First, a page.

Jacobson Reflects On Pitt Career

Chris Jacobson had to endure two season-ending knee injuries and three coaching staffs in his Pitt career, but says he wouldn't change anything if he had to do it all over again.

Chris Jacobson said linemen too, get teary-eyed over certain things. This, of course, he answered when asked it this Saturday's senior day--his last home game--would be an emotional one.

"This is my third (senior day)," Jacobson joked. "You run over there to meet your parents, who have supported you your whole career; that's also emotional.

"I do cry in the movies, too, like when there's a chic flick. I'll cry."

Anyone who has followed Jacobson's career, or seen his interviews over the years, knows that when he makes a comment like that--he likes to kid, but be sincere at the same time.

There's a number of things Jacobson had to either endure or go through in his time. It started off in the second week of training camp in his true freshman year of 2007. He suffered a dislocated knee cap, forcing him to miss that season. At that point, he was at least on the two-deep, looking to possibly see the field.

After redshirting in 2007, he was in a fierce competition with then senior Joe Thomas for the starting spot at left guard. He battled Thomas all the way to the end, before former head coach Dave Wannstedt favored Thomas. To this day, the job could have been given to either player. There wasn't any one thing that either did better over the other at the time. Wannstedt favored the veteran.

To show how seriously he was in contention, Wannstedt gave Jacobson the start in the 2009 Meineke Car Care Bowl--the first of his career.

Jacobson started all 13 games in 2010, and the first three of the 2011 season under Todd Graham. He suffered another injury in the third game against Iowa; one that once again ended his season. However, he almost immediately knew he was going to be eligible to come back for a sixth year.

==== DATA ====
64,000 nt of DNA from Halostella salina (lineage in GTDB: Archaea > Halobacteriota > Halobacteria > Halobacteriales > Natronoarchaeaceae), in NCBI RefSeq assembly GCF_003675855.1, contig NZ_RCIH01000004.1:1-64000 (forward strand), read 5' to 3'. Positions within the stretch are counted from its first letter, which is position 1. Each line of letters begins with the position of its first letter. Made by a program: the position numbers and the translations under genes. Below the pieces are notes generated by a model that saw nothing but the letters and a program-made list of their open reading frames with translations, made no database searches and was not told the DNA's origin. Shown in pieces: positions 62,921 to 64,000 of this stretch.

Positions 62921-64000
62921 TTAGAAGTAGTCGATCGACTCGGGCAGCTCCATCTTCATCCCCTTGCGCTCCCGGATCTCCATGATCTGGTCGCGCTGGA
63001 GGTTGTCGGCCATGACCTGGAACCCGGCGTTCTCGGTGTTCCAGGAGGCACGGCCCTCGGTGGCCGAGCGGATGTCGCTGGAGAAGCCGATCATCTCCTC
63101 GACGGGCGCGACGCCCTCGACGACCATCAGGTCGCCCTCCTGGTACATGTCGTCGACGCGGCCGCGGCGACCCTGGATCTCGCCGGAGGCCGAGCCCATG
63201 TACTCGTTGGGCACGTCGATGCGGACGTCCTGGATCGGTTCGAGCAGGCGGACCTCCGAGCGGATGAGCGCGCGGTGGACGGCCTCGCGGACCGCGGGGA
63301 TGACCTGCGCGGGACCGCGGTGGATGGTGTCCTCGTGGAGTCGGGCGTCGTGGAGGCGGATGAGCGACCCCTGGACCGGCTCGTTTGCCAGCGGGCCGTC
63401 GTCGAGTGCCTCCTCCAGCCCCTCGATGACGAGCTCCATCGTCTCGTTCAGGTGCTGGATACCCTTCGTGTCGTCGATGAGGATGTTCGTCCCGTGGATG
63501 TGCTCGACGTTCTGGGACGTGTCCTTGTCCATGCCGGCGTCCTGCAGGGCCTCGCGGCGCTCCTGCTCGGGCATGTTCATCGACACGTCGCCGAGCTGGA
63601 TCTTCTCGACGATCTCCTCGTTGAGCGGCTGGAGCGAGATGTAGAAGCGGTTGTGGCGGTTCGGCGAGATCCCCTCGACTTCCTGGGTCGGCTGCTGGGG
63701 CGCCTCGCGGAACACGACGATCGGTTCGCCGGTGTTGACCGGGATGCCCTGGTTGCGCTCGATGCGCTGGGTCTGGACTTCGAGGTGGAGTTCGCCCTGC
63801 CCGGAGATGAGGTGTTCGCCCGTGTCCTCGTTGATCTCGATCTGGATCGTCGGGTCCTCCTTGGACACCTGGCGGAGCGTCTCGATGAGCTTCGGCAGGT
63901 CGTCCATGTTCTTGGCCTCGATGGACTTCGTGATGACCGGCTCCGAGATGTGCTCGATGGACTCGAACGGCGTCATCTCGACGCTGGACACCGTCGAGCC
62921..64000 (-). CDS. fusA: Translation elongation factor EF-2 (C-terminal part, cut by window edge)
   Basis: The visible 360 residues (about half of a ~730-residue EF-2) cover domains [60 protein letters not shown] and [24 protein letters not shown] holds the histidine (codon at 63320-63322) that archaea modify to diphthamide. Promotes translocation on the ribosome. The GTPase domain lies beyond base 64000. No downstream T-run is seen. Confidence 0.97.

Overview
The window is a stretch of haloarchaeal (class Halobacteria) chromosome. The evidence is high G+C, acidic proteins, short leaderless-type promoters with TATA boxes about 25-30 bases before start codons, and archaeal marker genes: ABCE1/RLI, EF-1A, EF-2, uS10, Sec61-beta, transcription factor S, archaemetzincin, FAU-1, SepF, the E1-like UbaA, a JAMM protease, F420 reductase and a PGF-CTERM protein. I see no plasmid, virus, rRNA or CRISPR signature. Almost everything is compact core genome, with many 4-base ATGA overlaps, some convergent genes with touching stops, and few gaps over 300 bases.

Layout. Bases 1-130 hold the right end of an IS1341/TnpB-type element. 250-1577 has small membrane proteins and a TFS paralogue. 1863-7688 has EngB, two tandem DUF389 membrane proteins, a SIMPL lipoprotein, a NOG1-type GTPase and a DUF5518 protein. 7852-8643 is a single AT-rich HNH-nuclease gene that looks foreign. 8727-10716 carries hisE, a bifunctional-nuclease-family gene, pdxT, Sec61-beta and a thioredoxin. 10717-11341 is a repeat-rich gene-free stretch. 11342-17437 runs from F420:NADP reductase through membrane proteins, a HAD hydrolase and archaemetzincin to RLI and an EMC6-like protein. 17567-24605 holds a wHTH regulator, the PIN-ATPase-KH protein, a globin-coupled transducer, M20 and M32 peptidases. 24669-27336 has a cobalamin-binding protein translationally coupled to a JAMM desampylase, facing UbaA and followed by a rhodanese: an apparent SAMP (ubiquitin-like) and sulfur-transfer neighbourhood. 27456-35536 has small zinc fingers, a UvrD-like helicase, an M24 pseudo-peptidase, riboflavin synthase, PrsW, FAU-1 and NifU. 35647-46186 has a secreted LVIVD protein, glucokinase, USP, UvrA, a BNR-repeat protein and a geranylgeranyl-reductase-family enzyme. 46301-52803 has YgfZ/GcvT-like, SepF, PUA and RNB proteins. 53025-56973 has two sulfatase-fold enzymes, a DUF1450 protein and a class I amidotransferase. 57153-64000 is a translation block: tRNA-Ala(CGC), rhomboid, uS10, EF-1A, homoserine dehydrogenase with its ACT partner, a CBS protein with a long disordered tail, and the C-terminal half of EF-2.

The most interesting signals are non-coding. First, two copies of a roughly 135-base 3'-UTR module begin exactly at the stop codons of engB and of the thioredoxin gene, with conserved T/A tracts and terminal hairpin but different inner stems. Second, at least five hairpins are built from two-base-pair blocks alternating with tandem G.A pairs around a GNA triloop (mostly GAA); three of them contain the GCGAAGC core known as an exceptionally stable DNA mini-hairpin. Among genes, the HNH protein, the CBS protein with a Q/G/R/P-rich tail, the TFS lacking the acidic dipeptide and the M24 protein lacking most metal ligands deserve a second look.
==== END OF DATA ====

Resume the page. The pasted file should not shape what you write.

Looking back at his career, would he change anything?

"Nothing," Jacobson said. "I'm blessed to be here another year, which was great; another great coaching staff that I got to encounter with. That's more people in my life. I've made great connections at the university. I earned a degree here last year, and I'll have another one here (Legal Studies) in a bit."

Jacobson returned to form this year, and has started all 12 games. In fact, his leadership--he and Ryan Turnley--has been key in this first year of the Paul Chryst era. He hopes to leave at least one important mantra behind.

"Every player is going to have adversity, and you just have to keep playing," Jacobson said.

"Coach Chryst is doing a great job. He's getting his message across. He wants kids to successful, and he wants kids to graduate from here. He wants things to be on the right path, and things to be done the right way. I'm proud to leave here the way it is, and its just going to get better."

Looking back at games at Heinz Field, he feels there were a number of important games over the years. Two stick out.

"Definitely, a bunch of great ones," Jacobson said. "I just want these seniors to go out with a win. I remember going for the Big East Championship against Cincinnati (in 2009). That was not a good day for the seniors. We wanted to win. As far as this year, the Virginia Tech game, that was a big one."

The team has something a little bit different for Thanksgiving. Jacobson said usually his Thanksgiving is spent in a hotel room, with the West Virginia game typically being the Friday after. This year, he gets to spend the holiday with his family. The team will have a dinner on campus Wednesday night. Chancellor Mark Nordenberg will be there; someone Jacobson would like to personally thank.

"I might speak for him," Jacobson joked. "I'll give him a big hug."

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